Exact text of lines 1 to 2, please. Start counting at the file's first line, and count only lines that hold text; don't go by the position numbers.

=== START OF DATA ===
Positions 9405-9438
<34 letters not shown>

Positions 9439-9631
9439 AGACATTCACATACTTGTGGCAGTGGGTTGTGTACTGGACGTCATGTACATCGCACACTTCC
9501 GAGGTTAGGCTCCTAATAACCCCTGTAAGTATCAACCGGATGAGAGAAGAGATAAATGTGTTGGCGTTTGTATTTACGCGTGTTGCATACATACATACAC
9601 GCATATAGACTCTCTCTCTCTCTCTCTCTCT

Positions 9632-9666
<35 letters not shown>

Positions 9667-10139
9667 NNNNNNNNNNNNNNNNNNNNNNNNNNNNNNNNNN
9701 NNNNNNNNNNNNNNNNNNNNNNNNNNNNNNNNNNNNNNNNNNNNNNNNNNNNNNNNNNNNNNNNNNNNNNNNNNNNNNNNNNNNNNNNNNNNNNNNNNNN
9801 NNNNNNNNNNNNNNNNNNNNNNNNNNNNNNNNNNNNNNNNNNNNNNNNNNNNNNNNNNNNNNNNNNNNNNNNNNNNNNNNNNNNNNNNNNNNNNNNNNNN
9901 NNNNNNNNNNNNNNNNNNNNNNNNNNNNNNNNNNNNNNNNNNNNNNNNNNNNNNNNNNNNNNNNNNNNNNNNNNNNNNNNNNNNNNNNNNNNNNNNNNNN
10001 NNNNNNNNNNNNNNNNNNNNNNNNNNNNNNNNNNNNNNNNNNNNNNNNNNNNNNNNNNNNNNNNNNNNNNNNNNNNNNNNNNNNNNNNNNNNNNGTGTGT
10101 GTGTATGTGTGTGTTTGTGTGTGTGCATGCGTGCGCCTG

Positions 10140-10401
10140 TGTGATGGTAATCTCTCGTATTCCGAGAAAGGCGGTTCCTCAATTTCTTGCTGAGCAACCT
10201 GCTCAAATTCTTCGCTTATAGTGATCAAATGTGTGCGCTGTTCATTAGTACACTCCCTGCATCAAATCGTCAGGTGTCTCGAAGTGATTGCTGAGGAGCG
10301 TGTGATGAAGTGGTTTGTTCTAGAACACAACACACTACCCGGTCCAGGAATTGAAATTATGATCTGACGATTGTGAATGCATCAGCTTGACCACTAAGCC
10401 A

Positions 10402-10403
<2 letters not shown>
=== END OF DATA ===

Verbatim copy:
Positions 9405-9438
<34 letters not shown>